As training camp came to a close late Wednesday afternoon, a signature moment in the football season that brings to an end 3 ½ weeks of hard work in the hot August sun, it was a perfect time for the Browns players to mark the passage of time.
All the players in general, and a few players in particular.
A perfect time for them to celebrate.
A perfect time for them to pause and reflect.
A perfect time for them to take stock of where they are, where they've been and where they're going – immediately and for the long term.
That was especially true for three of the highest-profile players on the team, Jamal Lewis, Derek Anderson and Brady Quinn. All had reason to be happy on Wednesday, yet all had reason to be anxious, for they know full well they're at a crossroads in their careers.
It made sense, then, that they were the only three players who came to the main interview area to talk as workers scurried here and there breaking down the camp buildings.
Lewis celebrated his 30th birthday on Wednesday. That's the good news. Come on, everybody likes their birthday.
But the age 30 many times marks the beginning of the end for NFL running backs. Father Time drags their aging, beaten-up and bruised bodies down from behind and doesn't let them get back up. Can Lewis, one of the best in the game in his decade-long career, shake off Father Time, just as he has done with so many other would-be tacklers over the years? We'll see.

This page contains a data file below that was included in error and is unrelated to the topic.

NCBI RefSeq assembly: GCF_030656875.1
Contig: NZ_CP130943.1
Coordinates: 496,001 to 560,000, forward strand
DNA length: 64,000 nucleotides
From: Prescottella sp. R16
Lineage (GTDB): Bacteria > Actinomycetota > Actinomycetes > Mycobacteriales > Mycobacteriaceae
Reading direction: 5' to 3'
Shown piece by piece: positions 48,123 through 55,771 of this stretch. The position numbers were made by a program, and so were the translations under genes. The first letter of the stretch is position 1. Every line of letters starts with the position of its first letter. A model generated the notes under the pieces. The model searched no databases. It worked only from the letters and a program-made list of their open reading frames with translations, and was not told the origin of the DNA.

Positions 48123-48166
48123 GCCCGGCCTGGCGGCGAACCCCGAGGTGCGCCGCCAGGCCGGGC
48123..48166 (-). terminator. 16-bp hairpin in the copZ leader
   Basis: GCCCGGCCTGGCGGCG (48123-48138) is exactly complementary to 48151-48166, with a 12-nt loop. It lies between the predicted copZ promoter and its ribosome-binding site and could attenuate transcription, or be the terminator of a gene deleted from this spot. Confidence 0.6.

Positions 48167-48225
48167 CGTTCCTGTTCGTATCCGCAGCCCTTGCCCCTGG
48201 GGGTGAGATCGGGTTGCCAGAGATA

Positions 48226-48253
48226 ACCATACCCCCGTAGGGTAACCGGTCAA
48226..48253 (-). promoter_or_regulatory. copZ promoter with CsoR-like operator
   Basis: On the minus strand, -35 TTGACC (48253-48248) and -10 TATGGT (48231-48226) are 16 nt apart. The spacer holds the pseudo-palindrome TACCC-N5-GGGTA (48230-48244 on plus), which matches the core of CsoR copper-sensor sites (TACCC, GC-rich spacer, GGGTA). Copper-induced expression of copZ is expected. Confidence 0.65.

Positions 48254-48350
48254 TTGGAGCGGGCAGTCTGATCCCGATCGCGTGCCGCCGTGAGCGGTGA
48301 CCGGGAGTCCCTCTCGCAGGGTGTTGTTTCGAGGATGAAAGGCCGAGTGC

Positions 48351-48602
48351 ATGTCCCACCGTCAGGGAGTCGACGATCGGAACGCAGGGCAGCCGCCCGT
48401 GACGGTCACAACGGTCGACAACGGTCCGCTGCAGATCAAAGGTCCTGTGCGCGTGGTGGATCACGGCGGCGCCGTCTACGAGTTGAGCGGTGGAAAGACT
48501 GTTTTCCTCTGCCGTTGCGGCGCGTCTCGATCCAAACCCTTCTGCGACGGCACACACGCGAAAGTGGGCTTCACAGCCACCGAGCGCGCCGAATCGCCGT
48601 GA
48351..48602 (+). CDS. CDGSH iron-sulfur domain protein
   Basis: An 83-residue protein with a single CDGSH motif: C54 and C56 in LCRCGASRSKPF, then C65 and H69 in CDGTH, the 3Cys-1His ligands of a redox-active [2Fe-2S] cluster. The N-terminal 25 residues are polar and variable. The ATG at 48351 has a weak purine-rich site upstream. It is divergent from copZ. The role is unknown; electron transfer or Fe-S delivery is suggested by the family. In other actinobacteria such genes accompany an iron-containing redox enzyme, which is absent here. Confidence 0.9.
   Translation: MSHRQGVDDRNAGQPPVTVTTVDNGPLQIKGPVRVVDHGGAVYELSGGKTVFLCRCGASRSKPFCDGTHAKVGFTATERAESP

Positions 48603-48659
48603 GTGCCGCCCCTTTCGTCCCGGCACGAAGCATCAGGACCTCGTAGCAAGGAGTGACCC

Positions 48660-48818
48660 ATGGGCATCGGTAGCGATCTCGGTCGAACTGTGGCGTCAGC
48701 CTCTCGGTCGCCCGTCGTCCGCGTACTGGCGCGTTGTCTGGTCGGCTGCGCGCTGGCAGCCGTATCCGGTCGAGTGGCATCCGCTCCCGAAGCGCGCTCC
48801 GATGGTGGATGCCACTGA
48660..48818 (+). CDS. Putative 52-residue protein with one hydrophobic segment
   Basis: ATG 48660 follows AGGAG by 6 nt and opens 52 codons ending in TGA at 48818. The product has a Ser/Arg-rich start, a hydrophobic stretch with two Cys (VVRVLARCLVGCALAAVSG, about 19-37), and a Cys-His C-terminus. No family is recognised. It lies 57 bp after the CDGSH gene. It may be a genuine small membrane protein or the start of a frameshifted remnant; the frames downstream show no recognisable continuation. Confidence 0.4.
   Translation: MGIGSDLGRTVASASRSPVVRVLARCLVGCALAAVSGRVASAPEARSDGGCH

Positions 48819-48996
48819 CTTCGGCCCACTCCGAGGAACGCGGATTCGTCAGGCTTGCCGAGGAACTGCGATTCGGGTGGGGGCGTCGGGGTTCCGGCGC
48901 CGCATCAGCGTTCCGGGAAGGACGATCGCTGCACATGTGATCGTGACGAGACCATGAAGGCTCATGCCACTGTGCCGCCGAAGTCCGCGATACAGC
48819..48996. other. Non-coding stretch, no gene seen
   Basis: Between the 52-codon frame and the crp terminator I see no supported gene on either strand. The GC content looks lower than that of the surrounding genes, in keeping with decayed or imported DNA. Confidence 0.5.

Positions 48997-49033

That was the question of the day, and you can read it everywhere and anywhere.
But as important as that question is – and it's extremely important for a team coached by Eric Mangini, who likes a power running game more than he loves life itself -- the real questions – the ones that will have much more to do with the success of the Browns in 2009 – center more around Anderson and Edwards.
Two years removed from his dream season of 2007, when he became the first Browns quarterback in 20 years to make the Pro Bowl, and one year removed from the end of training camp in 2008, when he was so firmly entrenched as the starter over Brady Quinn that it would have taken the Jaws of Life to pry him out of the lineup, Anderson is involved in the fight of his life -- an open competition with Quinn for the job.
The winner gets the chance to prove to Mangini, who is not beholden to either quarterback since he inherited them both when he arrived last January, that he's the quarterback for not only 2009, but 2010 as well.
The second-place finisher? He's likely done in Cleveland. The competition has dragged on, and been in the spotlight, for so long that it will be virtually impossible for that man to accept defeat gracefully.
Quinn, who started the preseason opener against Green Bay two weeks ago, with Anderson getting the nod against Detroit last Saturday night, seems on schedule to be in the lineup again on Saturday night when the Browns play the Tennessee Titans in their final home game. But head coach Eric Mangini won't say, so who really knows?